Finding the right balance between providing consumers targeted and offers while still respecting their privacy is ongoing battle for mobile marketers. Now, the The Federal Trade Commission, the nation’s chief privacy agency, has issued a staff report recommending ways that key players in the rapidly expanding mobile marketplace can better inform consumers about their data practices.
The report makes recommendations for critical players in the mobile marketplace: mobile platforms (operating system providers, such as Amazon, Apple, BlackBerry, Google, and Microsoft), application (app) developers, advertising networks and analytics companies, and app developer trade associations. Most of the recommendations involve making sure that consumers get timely, easy-to-understand disclosures about what data they collect and how the data is used.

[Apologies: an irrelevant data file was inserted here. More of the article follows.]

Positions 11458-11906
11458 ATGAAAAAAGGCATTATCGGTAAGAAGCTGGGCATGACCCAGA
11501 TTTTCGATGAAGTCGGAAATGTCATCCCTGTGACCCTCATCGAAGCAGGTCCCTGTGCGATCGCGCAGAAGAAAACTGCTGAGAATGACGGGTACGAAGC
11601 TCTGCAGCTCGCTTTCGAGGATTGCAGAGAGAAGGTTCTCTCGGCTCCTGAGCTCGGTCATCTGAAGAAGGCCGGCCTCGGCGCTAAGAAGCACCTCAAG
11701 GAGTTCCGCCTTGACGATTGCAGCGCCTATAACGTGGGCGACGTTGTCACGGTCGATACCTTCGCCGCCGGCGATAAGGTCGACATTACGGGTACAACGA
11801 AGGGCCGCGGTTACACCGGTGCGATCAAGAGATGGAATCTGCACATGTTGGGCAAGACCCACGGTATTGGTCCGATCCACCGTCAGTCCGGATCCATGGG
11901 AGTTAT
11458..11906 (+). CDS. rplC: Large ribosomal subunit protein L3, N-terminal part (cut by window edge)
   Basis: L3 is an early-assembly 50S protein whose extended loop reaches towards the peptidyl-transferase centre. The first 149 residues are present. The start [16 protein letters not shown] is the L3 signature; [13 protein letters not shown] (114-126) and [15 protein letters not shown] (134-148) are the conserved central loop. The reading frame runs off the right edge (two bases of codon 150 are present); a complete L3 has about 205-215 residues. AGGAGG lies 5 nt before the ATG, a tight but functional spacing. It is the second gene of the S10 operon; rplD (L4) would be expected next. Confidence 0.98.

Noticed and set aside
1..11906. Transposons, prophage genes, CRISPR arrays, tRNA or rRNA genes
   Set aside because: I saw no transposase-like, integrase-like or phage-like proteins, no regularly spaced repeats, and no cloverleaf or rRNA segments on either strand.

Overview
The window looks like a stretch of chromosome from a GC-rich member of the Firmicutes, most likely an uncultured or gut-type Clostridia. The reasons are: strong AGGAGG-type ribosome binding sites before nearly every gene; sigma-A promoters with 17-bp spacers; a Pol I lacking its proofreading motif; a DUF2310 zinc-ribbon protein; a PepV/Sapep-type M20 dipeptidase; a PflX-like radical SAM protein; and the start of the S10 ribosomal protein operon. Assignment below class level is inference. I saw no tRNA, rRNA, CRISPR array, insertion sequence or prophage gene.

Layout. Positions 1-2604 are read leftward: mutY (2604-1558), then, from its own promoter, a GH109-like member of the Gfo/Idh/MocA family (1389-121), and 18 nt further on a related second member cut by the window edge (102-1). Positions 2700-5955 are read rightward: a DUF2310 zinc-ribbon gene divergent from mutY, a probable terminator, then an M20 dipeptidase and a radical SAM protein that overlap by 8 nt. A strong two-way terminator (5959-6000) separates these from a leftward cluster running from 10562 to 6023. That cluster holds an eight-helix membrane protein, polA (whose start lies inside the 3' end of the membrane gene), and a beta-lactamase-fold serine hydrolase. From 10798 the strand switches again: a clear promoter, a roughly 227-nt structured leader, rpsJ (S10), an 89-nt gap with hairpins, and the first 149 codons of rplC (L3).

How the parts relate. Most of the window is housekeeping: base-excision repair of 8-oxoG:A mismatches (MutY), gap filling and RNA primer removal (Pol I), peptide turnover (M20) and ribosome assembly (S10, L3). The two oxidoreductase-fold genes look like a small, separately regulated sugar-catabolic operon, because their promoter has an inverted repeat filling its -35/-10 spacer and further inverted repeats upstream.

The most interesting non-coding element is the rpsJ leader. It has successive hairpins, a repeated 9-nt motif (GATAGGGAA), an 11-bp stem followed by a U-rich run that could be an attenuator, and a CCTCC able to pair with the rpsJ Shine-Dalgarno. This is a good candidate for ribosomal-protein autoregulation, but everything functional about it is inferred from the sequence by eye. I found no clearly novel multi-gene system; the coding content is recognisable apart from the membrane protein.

“The mobile world is expanding and innovating at breathtaking speed, allowing consumers to do things that would have been hard to imagine only a few years ago,” said FTC chairman Jon Leibowitz. “These best practices will help to safeguard consumer privacy and build trust in the mobile marketplace, ensuring that the market can continue to thrive.”
The FTC staff report is based on the FTC’s enforcement and policy experience with mobile issues and a May 2012 FTC workshop, which brought together representatives from industry, trade associations, academia, and consumer privacy groups to explore privacy disclosures on mobile devices.
The report states that mobile technology raises unique privacy concerns. More than other types of technology, mobile devices are typically personal to an individual, almost always on, and with the user. This can facilitate unprecedented amounts of data collection. In addition, since a single mobile device can facilitate data collection and sharing among many entities, consumers may wonder where they should turn if they have questions about their privacy.
Among the FTC's recommendations, mobile platforms were advised to obtain affirmative express consent before allowing apps to access sensitive content like geolocation,consider developing a "dashboard" approach to enable consumers to review what content is being accessed by thei apps and considering showing consum